|Kingdom: Animalia Phylum: Chordata Class: Aves (Birds) Order: Strigiformes Family: Tytonidae|
The oldest fossil from Tytonidae dates back to Paleocene era and the genus Tyto to the mid Miocene. Tytonidae family of owls includes two genera, (Phodilus and Tyto) and 16 species. These owls are found mainly in tropical regions, with several species ranging to higher latitudes. Most species are forest-dwelling, though several species are found in open woodland areas, and the grass-owls live in open grasslands.
Tytonids vary from other Owls in several characteristics. The ear tufts are absent. They have a heart-shaped, almost comical, facial disk surrounded by a ruff of stiff feathers; a comparatively weak and compressed bill. Their have smaller eyes as compared to the Strigidae owls. They have long legs, and their inner toe, which is as long as the middle one, has a pectinate claw. The upper part of the tarsus is covered with feathers, which pass into bristles on lower tarsus. Their sternum has two notches and is fused with the furcula. Females are generally larger than males and have darker spots. Their plumage is soft and dense, generally darker with markings on the upperparts, while the underparts are pale and often without any markings. Tytonids have long and pointed wings, exceeding the tail in length.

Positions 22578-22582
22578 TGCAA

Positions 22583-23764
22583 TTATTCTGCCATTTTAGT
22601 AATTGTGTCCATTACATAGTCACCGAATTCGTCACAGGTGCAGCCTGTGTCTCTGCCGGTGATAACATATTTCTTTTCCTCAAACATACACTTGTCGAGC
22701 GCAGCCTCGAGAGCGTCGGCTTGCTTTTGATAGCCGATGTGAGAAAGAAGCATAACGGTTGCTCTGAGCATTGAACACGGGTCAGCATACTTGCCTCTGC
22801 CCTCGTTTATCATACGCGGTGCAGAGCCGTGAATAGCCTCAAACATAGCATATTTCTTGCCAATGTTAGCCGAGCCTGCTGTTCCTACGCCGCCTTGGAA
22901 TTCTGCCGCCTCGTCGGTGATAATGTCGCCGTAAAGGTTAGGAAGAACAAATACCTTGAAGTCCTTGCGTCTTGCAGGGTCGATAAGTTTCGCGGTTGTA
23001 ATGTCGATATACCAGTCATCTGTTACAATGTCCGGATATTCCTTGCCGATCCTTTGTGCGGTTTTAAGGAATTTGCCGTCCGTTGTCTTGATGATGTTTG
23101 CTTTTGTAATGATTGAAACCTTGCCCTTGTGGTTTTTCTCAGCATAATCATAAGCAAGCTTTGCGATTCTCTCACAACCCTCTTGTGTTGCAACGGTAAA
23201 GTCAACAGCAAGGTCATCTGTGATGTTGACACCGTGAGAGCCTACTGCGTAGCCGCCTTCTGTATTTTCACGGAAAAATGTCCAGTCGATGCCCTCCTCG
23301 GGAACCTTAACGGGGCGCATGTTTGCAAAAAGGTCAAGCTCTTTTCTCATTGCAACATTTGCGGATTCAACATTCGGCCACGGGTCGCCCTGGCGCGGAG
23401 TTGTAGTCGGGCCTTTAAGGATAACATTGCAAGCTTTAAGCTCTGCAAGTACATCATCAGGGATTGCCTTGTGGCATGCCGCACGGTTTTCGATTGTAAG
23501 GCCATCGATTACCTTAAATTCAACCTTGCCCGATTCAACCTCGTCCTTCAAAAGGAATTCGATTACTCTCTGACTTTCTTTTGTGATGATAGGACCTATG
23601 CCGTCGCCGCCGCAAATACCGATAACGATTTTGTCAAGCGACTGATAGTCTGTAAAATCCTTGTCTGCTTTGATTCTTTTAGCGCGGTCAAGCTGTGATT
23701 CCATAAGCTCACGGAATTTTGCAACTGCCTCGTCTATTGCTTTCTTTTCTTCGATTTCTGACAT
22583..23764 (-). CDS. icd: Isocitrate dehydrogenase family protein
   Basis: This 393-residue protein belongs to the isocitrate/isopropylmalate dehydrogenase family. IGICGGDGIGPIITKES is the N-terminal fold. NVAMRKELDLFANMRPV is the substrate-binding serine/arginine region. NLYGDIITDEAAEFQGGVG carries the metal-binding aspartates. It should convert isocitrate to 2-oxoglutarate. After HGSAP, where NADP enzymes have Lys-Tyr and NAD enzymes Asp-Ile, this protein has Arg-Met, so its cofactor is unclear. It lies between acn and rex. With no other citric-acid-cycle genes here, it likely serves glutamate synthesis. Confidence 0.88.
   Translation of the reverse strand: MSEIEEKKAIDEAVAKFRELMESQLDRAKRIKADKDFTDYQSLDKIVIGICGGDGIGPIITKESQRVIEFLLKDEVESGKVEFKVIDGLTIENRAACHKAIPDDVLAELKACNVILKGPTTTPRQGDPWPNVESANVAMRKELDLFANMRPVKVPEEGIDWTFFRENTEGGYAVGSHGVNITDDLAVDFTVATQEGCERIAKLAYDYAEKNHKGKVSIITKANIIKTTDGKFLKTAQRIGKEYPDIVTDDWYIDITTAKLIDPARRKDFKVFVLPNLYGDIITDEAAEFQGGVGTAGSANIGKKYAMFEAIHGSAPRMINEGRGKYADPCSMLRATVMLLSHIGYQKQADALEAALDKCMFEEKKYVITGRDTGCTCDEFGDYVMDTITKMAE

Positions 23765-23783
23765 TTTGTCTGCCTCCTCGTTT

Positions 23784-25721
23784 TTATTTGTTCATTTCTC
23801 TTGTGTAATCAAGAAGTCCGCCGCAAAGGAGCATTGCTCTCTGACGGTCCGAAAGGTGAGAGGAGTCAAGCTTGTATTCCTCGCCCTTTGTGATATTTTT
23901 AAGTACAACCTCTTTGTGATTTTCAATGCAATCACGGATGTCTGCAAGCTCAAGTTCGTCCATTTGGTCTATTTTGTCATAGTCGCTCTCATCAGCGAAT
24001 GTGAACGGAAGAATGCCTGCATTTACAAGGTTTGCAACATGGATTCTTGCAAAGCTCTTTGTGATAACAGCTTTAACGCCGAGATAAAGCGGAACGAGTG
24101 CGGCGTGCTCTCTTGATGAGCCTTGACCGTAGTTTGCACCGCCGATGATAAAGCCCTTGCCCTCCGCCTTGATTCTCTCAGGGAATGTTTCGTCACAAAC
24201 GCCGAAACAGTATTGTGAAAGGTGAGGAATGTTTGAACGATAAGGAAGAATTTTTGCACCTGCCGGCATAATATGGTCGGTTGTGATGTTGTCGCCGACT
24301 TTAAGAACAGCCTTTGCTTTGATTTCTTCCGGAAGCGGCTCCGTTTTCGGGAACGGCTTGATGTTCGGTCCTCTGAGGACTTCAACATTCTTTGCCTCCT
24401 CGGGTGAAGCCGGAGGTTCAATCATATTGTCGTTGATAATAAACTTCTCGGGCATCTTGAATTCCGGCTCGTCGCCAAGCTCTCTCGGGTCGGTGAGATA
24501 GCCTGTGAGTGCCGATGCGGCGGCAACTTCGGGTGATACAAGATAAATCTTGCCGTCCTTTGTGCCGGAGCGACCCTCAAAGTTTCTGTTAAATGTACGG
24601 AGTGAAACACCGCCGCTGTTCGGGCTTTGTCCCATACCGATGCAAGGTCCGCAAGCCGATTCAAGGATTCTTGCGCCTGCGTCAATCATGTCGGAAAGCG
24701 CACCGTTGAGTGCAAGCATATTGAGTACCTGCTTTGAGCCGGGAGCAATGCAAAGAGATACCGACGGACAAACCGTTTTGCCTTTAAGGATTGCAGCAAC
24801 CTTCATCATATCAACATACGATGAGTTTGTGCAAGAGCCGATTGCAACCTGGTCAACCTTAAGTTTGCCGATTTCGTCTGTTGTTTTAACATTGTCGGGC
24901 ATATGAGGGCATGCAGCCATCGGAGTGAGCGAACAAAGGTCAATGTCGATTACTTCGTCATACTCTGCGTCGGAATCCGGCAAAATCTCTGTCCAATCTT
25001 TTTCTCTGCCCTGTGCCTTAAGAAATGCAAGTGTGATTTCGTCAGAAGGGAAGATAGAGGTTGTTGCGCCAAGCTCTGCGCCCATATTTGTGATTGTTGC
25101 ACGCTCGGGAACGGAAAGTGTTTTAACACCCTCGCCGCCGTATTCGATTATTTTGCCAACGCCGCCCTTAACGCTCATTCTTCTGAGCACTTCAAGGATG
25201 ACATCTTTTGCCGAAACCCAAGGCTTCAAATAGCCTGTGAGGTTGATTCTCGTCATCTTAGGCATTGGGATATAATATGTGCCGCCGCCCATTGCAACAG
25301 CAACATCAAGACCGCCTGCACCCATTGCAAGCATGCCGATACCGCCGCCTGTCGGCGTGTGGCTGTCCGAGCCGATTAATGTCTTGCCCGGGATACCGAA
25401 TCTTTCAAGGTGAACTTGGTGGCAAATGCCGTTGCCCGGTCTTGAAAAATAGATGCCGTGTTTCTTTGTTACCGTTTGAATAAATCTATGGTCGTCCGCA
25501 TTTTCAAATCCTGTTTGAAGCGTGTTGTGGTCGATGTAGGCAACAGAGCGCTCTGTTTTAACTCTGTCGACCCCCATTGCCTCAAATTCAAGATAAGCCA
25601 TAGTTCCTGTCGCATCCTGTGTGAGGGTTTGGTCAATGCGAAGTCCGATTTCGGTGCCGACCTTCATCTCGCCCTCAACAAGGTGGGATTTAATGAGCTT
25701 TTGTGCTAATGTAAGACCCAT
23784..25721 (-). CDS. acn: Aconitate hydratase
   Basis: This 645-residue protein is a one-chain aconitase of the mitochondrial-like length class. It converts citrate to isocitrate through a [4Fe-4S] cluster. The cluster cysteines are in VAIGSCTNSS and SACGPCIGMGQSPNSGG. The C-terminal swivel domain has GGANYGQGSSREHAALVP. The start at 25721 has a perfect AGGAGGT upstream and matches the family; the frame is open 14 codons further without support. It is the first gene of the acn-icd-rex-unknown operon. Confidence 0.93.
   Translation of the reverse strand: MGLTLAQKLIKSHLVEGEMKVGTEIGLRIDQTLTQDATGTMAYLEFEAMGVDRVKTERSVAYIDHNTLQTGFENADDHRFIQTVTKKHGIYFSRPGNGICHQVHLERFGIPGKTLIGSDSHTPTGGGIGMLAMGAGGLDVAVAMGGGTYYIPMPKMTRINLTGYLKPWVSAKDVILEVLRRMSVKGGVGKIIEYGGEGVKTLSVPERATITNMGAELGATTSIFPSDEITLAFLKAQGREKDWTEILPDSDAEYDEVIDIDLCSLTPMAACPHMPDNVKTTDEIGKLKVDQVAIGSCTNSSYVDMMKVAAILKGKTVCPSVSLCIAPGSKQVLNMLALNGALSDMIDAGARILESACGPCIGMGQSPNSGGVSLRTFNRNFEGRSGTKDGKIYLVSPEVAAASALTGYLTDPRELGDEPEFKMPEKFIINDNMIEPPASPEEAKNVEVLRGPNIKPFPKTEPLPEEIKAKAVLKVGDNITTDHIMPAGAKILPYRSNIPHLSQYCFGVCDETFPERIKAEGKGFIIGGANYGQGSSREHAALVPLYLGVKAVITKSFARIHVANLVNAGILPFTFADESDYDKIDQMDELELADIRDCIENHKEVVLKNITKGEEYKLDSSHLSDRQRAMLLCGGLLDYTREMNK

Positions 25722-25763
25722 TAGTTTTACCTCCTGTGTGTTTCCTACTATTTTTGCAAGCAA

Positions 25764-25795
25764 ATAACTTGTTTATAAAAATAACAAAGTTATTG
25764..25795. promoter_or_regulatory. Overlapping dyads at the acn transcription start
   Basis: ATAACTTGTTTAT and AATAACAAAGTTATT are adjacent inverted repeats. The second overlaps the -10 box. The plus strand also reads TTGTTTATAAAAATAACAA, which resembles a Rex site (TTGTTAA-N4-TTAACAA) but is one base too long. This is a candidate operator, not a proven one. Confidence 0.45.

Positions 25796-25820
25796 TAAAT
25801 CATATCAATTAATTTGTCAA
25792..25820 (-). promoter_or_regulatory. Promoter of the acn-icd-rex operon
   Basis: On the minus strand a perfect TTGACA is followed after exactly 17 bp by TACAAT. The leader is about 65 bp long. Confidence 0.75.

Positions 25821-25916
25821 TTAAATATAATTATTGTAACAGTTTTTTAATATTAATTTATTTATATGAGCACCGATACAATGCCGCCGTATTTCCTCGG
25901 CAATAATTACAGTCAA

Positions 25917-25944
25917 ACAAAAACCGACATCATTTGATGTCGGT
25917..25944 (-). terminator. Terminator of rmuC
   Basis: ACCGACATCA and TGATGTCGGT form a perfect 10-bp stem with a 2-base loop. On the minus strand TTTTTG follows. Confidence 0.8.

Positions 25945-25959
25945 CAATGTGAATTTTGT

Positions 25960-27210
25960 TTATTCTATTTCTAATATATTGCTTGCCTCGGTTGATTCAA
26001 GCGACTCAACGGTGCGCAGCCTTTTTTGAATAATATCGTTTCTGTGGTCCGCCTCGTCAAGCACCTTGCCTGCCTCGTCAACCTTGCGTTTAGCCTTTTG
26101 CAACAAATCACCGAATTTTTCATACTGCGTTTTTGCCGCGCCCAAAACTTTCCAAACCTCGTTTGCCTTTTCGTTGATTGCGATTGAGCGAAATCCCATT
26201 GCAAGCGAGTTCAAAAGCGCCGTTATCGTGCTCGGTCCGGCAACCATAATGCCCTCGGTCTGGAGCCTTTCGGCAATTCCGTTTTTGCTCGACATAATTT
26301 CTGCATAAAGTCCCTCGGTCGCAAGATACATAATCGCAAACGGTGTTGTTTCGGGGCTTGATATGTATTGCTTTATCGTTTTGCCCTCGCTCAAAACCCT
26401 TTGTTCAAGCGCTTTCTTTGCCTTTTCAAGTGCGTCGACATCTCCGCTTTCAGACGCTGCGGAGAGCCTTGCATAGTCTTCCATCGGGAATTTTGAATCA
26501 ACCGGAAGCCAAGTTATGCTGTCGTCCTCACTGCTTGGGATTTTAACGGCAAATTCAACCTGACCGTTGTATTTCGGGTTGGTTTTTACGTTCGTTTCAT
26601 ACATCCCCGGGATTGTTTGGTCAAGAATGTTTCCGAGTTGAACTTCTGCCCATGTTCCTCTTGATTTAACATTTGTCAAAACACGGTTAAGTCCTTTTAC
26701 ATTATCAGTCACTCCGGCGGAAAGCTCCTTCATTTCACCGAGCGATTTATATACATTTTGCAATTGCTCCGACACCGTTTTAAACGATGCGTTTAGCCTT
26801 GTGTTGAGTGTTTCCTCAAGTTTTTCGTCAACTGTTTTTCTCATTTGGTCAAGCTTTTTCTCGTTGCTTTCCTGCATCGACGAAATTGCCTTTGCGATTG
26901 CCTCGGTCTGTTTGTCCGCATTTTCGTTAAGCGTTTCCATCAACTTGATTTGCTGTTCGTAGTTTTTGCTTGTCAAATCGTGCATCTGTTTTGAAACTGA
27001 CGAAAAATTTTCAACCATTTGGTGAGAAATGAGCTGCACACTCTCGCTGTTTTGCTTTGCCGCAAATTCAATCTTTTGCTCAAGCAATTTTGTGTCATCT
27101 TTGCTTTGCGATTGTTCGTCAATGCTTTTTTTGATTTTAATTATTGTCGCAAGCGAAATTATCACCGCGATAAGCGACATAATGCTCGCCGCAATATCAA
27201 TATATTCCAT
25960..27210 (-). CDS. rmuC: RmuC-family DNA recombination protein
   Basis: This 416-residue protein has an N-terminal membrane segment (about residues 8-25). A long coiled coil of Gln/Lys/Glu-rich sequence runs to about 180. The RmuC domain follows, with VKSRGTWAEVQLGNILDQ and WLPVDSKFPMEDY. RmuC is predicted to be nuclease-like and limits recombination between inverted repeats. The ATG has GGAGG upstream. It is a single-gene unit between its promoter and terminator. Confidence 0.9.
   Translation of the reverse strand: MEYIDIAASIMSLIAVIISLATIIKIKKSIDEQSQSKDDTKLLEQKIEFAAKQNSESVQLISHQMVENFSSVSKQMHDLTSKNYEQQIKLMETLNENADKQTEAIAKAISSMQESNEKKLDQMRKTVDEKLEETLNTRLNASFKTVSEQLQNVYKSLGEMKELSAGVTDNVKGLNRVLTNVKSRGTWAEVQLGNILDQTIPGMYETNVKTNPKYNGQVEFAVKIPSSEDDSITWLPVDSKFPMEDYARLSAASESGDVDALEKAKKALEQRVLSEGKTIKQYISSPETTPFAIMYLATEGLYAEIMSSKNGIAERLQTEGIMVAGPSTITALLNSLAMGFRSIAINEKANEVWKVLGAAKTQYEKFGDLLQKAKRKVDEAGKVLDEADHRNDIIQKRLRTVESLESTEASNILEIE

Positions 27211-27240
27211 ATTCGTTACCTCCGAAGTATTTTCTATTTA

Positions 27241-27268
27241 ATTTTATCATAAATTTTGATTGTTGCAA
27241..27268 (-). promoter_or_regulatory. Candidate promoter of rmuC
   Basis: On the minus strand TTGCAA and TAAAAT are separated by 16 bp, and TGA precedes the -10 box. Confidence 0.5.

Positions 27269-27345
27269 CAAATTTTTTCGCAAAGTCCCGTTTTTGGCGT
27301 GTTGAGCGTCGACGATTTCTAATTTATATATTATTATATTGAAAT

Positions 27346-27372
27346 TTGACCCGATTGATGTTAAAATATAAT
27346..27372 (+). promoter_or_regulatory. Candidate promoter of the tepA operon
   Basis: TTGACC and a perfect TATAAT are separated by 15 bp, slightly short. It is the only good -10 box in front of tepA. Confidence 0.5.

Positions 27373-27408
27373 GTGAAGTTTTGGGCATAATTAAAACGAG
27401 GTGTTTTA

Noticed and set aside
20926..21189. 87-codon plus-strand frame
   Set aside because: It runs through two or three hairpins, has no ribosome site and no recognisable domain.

Except for the well-studied Barn Owl (Tyto alba), the habits of these crepuscular and nocturnal Owls are little known. Tytonid owls feed on small birds and mammals, especially rodents, mice and bats. The preponderance of rodents and mice in their diet make these owls very beneficial to the farmers. The Tytonidae Owls are capable of adapting to locally available prey, and have been known to prey on reptiles, frogs and insects. They often carry their prey in their bill instead of carrying in in their talons.
Tytonid Owls have low breeding rates. Egg-laying varies with weather and prey cycles. Clutch sizes vary within the family. Many species nest in tree cavities, Barn Owls may take advantage of man-made structures such as barns. The Grass-Owls nest on the ground, burrowing a system of tunnels through long grasses to a nesting site. Females are usually the sole incubators, while the males provide food, though both will care for the young once hatched. When confronted these Owls lean towards the intruder, spreading wings and tail, hissing and snapping. If that does not work they will then proceed to move their head up and down while shaking it, still hissing. The bowing and head shaking aspects of the threat display is unique to this family.
Five species of Tytonidae are considered threatened, one of which is endangered. The following three species are found in India.